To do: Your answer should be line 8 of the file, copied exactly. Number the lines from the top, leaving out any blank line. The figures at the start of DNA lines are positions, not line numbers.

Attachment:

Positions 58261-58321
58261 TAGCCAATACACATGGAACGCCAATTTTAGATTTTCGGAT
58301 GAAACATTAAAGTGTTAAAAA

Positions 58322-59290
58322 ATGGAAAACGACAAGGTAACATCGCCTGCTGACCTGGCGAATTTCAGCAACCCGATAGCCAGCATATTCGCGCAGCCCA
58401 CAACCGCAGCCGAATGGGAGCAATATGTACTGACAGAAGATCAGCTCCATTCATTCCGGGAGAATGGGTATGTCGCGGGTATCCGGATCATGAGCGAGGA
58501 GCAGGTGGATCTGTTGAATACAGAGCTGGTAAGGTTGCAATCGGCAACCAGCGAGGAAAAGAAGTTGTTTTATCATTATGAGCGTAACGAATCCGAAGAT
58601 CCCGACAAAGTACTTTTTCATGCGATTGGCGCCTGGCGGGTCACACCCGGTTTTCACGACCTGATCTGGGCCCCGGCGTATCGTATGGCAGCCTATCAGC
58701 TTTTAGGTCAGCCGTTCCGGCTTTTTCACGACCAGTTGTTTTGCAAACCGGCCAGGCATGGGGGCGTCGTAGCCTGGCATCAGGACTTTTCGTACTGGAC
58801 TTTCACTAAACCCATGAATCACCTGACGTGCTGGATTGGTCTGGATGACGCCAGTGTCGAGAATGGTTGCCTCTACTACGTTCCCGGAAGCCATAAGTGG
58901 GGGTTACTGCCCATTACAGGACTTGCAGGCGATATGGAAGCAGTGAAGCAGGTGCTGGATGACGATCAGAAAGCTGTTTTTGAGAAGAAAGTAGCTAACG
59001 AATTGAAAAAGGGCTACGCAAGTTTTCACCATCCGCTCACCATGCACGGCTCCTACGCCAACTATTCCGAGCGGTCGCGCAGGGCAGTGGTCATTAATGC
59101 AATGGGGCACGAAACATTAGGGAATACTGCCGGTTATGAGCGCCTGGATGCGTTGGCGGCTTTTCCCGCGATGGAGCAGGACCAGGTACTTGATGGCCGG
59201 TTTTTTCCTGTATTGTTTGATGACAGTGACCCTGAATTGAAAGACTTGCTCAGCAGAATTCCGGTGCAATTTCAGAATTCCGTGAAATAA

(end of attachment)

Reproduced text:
58601 CCCGACAAAGTACTTTTTCATGCGATTGGCGCCTGGCGGGTCACACCCGGTTTTCACGACCTGATCTGGGCCCCGGCGTATCGTATGGCAGCCTATCAGC